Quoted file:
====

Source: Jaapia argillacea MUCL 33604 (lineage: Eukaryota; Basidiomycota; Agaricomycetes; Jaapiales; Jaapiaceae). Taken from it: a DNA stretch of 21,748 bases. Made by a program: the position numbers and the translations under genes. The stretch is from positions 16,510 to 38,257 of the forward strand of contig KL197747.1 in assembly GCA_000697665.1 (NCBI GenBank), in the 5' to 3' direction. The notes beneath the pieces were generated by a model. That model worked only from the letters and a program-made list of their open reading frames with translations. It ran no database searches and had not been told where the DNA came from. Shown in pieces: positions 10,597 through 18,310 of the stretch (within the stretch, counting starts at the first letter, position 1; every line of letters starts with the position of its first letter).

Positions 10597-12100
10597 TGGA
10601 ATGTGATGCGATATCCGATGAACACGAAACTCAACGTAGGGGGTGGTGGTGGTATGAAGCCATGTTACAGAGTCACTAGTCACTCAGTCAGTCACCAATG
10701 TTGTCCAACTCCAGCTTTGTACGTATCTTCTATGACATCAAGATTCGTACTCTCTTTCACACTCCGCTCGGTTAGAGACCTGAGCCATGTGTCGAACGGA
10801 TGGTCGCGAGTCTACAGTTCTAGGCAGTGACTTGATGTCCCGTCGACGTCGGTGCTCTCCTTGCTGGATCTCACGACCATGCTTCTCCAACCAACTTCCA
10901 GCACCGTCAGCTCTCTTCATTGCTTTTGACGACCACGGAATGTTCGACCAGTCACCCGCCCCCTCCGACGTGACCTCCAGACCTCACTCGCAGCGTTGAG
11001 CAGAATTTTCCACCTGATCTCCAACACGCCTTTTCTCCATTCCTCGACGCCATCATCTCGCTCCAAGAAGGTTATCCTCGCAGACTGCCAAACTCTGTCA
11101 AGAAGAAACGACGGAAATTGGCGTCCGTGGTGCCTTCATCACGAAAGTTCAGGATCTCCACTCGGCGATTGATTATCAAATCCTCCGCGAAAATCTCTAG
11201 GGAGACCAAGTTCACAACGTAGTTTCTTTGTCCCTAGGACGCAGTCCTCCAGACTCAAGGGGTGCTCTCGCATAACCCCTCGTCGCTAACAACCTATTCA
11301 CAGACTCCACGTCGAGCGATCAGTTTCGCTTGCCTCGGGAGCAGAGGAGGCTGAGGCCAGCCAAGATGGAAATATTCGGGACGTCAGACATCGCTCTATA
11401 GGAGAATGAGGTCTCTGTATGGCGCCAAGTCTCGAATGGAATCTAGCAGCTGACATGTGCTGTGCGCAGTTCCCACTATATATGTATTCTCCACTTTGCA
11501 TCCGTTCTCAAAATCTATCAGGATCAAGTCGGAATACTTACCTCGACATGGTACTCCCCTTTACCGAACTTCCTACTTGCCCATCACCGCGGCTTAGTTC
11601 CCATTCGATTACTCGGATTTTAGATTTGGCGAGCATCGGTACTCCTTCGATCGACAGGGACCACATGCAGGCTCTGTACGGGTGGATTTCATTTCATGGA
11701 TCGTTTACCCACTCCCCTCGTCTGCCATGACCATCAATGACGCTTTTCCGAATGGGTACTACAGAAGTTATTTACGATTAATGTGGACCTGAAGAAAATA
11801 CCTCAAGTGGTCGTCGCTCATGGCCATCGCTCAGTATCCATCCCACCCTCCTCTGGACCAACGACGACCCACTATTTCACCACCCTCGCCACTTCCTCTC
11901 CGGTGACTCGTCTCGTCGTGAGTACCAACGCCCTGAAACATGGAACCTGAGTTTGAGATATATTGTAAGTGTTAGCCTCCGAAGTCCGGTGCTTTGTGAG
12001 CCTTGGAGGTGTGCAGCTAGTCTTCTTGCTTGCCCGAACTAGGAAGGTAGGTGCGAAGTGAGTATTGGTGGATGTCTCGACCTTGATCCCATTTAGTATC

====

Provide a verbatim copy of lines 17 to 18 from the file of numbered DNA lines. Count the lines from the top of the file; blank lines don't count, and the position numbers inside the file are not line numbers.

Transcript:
11901 CGGTGACTCGTCTCGTCGTGAGTACCAACGCCCTGAAACATGGAACCTGAGTTTGAGATATATTGTAAGTGTTAGCCTCCGAAGTCCGGTGCTTTGTGAG
12001 CCTTGGAGGTGTGCAGCTAGTCTTCTTGCTTGCCCGAACTAGGAAGGTAGGTGCGAAGTGAGTATTGGTGGATGTCTCGACCTTGATCCCATTTAGTATC